Hi! This is July and usually, I hate to say, I’m sort of in the Summer doldrums by now. My lovely humid hometown makes it easy to leave you feeling dirty and gritty in July and August. But not this year. And what a magical thing that has turned out to be! I say that because, as an Atlanta native, this is the first year that I’ve decided to run the Peachtree Road Race. It is the world’s largest 10K (or at least billed to be) and is a major event every year. Typically, I’ve equated running the Peachtree with being as dumb as a lump on a log — because who runs in 98+ degree with 80+ humidity and NO RAIN? Well, about 60,000 do, that’s who. And this year, I was one of the idiots.
Except I wasn’t. The weather was its mildest ever for the race. They had the fewest numbers of heat related incidents. It was remarkable. Mother nature smiled on me and I was able to finish the race in spite of the past few months of aging body problems (you know, feet, back, the like). Sure, it was a run and walk event for me, but I did it and am super happy that I participated in an Atlanta institution. Even happier that I didn’t have to be walked to Piedmont Hospital during the event.
And for more magic, today I did something that I completely wouldn’t have expected to do (well, my 12 year old self would have). I woke up at 5 a.m. and went to a yin yoga class that started at 6. It was in a hot yoga room which I was not expecting. So two of my resistances were dismissed in one morning. Getting out of my comfort zone (and comfortable bed) was definitely worth it this morning. I feel like electricity and lightening bugs. It’s a great way to start the day and I may be a believer.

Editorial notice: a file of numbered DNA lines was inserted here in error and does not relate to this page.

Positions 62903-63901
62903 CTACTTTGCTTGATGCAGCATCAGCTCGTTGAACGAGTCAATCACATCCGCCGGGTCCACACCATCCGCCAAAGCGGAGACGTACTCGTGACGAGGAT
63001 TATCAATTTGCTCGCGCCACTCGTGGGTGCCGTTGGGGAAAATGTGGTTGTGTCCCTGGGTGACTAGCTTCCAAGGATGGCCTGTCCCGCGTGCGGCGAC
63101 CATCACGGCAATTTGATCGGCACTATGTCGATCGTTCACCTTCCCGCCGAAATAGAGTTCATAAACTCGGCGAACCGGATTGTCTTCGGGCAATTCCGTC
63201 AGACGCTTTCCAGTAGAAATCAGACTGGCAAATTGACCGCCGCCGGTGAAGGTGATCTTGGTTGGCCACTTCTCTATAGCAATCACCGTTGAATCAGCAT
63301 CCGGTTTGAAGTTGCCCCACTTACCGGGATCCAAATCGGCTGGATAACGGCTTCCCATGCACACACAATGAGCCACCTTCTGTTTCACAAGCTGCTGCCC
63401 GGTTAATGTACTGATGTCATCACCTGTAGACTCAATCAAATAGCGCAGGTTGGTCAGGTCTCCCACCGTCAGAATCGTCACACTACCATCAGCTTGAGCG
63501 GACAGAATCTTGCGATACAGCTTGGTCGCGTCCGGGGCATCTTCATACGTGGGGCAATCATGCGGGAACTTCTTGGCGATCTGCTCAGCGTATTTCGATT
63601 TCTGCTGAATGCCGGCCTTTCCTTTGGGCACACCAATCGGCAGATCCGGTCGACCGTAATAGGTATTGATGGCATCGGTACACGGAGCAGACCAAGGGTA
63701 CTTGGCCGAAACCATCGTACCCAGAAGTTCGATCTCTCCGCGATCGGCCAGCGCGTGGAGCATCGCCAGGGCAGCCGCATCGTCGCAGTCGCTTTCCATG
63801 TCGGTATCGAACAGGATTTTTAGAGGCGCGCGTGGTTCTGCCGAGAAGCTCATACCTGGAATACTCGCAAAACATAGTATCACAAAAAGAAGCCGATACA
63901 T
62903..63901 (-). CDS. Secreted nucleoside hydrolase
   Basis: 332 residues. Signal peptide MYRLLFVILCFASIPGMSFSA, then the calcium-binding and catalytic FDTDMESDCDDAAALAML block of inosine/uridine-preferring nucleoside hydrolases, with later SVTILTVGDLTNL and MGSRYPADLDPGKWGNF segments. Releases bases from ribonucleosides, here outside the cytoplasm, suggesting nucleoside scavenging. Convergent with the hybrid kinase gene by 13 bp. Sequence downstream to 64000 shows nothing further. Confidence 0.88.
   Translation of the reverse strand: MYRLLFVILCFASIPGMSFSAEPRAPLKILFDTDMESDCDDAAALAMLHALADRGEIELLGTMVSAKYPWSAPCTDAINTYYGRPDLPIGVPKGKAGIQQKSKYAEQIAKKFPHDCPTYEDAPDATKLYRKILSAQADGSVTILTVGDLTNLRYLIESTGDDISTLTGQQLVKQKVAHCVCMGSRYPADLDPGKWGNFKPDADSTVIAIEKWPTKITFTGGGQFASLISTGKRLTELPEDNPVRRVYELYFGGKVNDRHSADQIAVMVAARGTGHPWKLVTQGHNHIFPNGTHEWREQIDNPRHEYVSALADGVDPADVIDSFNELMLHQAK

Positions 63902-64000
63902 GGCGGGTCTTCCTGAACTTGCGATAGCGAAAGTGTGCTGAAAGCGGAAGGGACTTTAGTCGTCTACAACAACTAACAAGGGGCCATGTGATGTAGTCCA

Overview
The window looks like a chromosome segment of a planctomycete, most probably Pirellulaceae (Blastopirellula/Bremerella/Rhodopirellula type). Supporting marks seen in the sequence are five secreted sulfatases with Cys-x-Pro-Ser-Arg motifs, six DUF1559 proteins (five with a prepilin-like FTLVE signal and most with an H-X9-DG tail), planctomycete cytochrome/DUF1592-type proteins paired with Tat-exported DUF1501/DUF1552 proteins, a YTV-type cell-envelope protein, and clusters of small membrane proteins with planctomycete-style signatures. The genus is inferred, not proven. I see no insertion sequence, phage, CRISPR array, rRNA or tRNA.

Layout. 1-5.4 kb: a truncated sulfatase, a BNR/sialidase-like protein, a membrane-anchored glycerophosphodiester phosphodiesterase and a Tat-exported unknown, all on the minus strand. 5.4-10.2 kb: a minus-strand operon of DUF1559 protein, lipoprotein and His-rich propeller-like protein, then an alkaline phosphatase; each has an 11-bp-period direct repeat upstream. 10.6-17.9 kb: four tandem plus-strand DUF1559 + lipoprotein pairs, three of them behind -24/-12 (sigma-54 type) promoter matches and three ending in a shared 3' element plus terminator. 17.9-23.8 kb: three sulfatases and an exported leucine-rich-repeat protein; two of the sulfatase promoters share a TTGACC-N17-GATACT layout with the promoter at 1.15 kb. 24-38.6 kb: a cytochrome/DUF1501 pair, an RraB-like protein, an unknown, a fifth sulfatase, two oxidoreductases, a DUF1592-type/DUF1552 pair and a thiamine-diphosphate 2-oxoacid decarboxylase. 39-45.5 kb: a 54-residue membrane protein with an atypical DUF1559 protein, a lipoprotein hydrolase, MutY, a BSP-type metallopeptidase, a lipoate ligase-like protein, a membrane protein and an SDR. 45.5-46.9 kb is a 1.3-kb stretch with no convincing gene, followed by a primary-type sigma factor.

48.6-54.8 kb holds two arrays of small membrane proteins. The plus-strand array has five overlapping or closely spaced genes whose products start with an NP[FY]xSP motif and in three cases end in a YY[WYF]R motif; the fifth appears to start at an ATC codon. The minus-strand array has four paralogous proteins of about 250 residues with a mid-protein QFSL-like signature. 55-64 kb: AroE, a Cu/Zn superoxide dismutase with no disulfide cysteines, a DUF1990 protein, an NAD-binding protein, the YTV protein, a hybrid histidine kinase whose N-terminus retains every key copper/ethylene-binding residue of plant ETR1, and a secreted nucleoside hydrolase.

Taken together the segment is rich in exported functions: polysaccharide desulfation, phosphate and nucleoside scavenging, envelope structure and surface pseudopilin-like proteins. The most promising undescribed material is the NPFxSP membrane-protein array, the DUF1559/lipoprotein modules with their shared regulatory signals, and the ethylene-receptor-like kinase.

Send out good vibes to the universe. I know a lot of people that could use the extra lightness right now.
Michael and I had a short escape along the Gulf of Mexico this weekend. My dear and longtime friend Karen and her husband Octavio generously let us stay at one of their condos. He and I did little more than drink margaritas, swim, eat fish sandwiches, lounge in the hammock and get sun. It was exactly what I needed and I think it suited him as well. If any of the pics are worthwhile, I’ll post them.
We made it a whirlwind trip and I even was able to see my Aunt Betty briefly on Friday morning. It’s been a year since I’ve seen her and she looks about 20 years younger than a lady of 80. After we left Pensacola, we made the short trip to the beach and proceeded to exhale for 2 days. There was a brief, but exciting alligator sighting. To me it’s a normal Florida event, but I think Michael enjoyed seeing one swim on past the condo we were at — it was certainly not excited to see us.
By Sunday we fought off the urge to try and stay another day and made it back to Atlanta in time to watch a very intense match of the World Cup with US almost defeating Portugal. It ended in a tie — but only barely. And today was back to business as usual. Sigh…